The Philadelphia Hoarding Task Force does not endorse any specific companies that provide extermination services.  However, the following extermination companies have either partnered with Philadelphia Hoarding Task Force member agencies or requested permission to be listed on this site:

It is our hope that the companies listed on the website will show sensitivity and patience to people who struggle with hoarding behaviors by helping them prepare for extermination and rid their homes of pests.

Finding Heavy Cleaning Services


For Philadelphia residents cleaning out themselves, the City of Philadelphia Streets Department sets the following limits: Non-recyclable rubbish cannot exceed six 32-gallon receptacles or 12 plastic bags or an equivalent combination of the two.  There is no limit on recyclables.  If a property exceeds set out limits, a fine will be issued.

Sometimes it is necessary to hire heavy cleaning services to comply with health and safety standards. The Philadelphia Hoarding Task Force does not endorse any specific companies that provide heavy cleaning services.  The following cleaning and restoration companies have either partnered with Philadelphia Hoarding Task Force member agencies or requested permission to be listed on the Philadelphia Hoarding Task Force website.

It is our hope that the companies listed on the website will show sensitivity and patience to people who struggle with hoarding behaviors by helping them clean out their homes with dignity and respect.

Finding a Therapist


Finding a therapist with expertise and experience in treating hoarding disorder can be difficult. Treatment for hoarding usually involves cognitive behavioral therapy (CBT) for hoarding and/or harm reduction techniques. Additionally, a therapist who has experience in working with trauma and has training in dialectical therapy and family therapy is ideal.  

Treatment will often involve in-home therapy, can occur in individual or group settings as well as in the form of self –help groups (in-person or web-based) and will span over a period of time. If you are unable to find a therapist with experience in treating hoarding, a therapist with experience in obsessive-compulsive disorder or anxiety disorders may be helpful.  

Below are questions you may want to ask a potential therapist:  
•    What are your credentials? Are you licensed? How many years have you been in practice?
•    What are your areas of expertise? What is your training and background in treating clutter/ hoarding? What approach do you use in treating hoarding? Be cautious of therapists who say the use CBT but cannot be more specific. Make sure they can explain how CBT can specifically address hoarding issues such as using motivational interviewing, exposure/response prevention and skills training.
•    Do you do in-home visits?
•    What are your fees? What types of insurance do accept? If the therapist is not covered by your insurance, some therapists operate on a sliding-scale fee policy, were the amount you pay depends on your income.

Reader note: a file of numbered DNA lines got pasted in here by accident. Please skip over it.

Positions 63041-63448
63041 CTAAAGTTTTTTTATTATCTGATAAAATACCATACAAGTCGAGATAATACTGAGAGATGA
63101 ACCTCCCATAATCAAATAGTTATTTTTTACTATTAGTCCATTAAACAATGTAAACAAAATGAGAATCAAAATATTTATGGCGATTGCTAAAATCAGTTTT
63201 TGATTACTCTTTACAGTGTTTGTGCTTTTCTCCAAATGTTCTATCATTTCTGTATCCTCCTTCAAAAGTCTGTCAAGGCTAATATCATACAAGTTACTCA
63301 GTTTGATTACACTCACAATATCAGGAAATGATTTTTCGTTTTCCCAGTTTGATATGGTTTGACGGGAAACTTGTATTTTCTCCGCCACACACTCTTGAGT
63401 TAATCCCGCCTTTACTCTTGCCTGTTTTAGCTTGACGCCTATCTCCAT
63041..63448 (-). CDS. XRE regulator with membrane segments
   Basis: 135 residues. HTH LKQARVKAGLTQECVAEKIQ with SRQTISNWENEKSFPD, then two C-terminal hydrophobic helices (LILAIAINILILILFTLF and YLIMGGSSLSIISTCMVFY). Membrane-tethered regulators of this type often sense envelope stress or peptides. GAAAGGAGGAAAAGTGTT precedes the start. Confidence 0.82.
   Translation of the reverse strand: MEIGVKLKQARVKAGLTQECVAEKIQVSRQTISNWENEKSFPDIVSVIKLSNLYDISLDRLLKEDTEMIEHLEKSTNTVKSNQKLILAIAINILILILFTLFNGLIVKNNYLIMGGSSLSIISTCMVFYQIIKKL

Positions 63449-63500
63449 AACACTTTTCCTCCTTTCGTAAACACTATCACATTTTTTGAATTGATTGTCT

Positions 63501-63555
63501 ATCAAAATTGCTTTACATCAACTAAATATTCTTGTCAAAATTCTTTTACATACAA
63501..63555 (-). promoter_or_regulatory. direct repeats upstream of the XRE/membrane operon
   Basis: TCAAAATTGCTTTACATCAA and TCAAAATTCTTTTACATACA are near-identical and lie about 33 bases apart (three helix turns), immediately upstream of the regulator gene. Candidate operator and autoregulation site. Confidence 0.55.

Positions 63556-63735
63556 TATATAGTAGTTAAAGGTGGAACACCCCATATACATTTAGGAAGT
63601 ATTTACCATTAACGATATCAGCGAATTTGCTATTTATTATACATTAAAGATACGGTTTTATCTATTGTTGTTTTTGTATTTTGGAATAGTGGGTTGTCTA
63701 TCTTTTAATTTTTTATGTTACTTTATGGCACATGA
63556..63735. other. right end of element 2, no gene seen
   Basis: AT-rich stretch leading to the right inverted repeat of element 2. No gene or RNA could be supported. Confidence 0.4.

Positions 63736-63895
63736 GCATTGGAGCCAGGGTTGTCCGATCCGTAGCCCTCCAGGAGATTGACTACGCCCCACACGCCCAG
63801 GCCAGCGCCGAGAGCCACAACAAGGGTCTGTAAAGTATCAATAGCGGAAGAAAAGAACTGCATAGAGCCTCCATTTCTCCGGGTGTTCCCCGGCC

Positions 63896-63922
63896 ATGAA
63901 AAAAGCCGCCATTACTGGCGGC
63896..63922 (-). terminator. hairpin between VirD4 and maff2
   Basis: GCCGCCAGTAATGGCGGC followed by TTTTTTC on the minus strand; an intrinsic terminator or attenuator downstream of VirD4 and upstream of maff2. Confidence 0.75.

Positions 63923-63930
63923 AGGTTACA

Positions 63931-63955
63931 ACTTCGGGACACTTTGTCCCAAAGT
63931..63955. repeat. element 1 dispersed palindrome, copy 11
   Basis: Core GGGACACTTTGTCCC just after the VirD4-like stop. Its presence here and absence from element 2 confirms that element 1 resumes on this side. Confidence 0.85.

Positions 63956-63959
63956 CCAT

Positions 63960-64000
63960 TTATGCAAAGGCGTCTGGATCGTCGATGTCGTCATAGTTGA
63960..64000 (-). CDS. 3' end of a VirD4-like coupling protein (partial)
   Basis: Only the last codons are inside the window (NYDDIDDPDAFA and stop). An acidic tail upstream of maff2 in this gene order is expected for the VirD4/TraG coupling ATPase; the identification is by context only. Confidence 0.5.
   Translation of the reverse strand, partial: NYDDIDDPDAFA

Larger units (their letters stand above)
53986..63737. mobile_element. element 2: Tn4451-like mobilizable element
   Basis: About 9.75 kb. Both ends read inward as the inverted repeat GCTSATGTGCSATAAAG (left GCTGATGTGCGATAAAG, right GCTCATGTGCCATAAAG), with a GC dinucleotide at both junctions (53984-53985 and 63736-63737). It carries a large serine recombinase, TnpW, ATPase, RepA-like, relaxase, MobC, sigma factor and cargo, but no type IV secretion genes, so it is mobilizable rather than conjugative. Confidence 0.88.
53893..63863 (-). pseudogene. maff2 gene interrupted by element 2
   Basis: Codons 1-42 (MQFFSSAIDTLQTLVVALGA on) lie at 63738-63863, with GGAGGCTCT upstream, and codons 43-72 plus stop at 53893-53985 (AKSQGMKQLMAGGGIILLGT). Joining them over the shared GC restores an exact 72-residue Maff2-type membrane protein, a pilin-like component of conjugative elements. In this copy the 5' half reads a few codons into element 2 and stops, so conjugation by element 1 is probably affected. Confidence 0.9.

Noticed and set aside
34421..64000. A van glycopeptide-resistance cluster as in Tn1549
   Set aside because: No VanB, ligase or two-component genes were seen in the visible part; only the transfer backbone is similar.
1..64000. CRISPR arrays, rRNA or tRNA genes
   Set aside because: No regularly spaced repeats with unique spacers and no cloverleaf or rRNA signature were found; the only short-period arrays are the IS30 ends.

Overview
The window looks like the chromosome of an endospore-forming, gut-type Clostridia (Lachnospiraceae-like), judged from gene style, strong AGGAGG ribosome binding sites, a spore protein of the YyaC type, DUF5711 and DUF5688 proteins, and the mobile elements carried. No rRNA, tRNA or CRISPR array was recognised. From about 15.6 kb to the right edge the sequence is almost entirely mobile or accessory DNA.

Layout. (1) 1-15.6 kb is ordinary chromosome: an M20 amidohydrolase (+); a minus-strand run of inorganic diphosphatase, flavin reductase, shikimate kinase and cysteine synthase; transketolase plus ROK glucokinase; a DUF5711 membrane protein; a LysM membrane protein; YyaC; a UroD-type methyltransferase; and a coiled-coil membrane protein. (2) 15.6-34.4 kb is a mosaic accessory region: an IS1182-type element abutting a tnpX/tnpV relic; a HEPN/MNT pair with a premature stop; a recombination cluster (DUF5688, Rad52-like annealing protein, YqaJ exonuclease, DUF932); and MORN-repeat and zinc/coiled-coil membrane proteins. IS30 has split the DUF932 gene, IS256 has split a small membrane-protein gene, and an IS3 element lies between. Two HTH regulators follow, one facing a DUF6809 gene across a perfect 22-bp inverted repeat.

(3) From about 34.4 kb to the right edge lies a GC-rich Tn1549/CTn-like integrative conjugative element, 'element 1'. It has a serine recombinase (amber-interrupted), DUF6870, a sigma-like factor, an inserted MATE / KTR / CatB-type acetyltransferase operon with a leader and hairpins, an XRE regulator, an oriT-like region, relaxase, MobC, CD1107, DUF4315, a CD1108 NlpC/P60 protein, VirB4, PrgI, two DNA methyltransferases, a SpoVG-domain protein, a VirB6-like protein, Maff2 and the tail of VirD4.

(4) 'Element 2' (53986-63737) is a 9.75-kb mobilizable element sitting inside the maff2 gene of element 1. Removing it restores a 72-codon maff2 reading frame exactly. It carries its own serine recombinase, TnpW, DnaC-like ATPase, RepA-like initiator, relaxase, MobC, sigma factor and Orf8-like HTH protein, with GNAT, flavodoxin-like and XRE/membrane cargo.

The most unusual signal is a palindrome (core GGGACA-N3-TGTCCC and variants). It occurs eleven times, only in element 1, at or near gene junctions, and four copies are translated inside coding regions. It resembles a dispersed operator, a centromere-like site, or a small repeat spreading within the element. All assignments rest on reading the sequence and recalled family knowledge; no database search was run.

To locate a therapist, check with your insurance company or employee assistance program for someone with expertise with treating hoarding. The following organizations have available a therapist locator database on their websites for therapists who identify themselves as specializing in treating hoarding:
•    The International OCD Foundation - www.ocdfoundation.org
•    The Anxiety Disorders Association of America - www.adaa.org
•    The Association for Behavioral and Cognitive Therapies - www.abct.org

You can also locate a therapist through local, state and federal associations.  
•    Philadelphia Society of Clinical Psychologists - www.philadelphiapsychology.org
•    Pennsylvania Psychological Association - www.papsy.org
•    National Association of Social Workers Pennsylvania Chapter – www.nasw-pa.org or www.helpstartshere.org/find-a-social-worker
•    Pennsylvania Counseling Association - www.pacounseling.org or www.nbcc.org/CounselorFind/PA
•    Pennsylvania Association for Marriage and Family Therapy – www.pamft.com or www.therapistlocator.net
•    Psychology Today - therapists.psychologytoday.com

The Philadelphia Hoarding Task Force does not endorse any specific providers who provide therapy to people with hoarding behaviors. However, some therapists in the region have partnered with Philadelphia Hoarding Task Force member agencies or requested permission to be listed here:

Anxiety & OCD Treatment Center of Philadelphia, 1845 Walnut St, 15th Fl, (215) 735-7588
Center for Emotional Health of Greater Philadelphia, Dr. Marla Deibler, Cherry Hill, NJ (856) 220-9672
Center for Mindful Exposure, Dr. Christine Molnar, Abington, PA    (267) 287-8347

It is our hope that you will find a therapist who will be knowledgeable about hoarding disorder and the interventions that can address hoarding behaviors.

Health Minds Philly


HealthyMindsPhilly.org is an online tool and resource to support and improve the mental health and well-being of all Philadelphians. DBHIDS has combined its behavioral health care and intellectual disability services into one complete system as part of its public health strategy and approach.

DBHIDS employees embrace a vision of recovery, resilience, and self-determination. We continue to move to a model of care led by the person in recovery. In this model, professional treatment is one aspect among many that supports people in taking care of their own conditions while building their own recovery resources. This recovery process should be viewed as a lifetime journey.  HealthyMindsPhilly.org seeks to help others, help themselves in order to achieve this goal.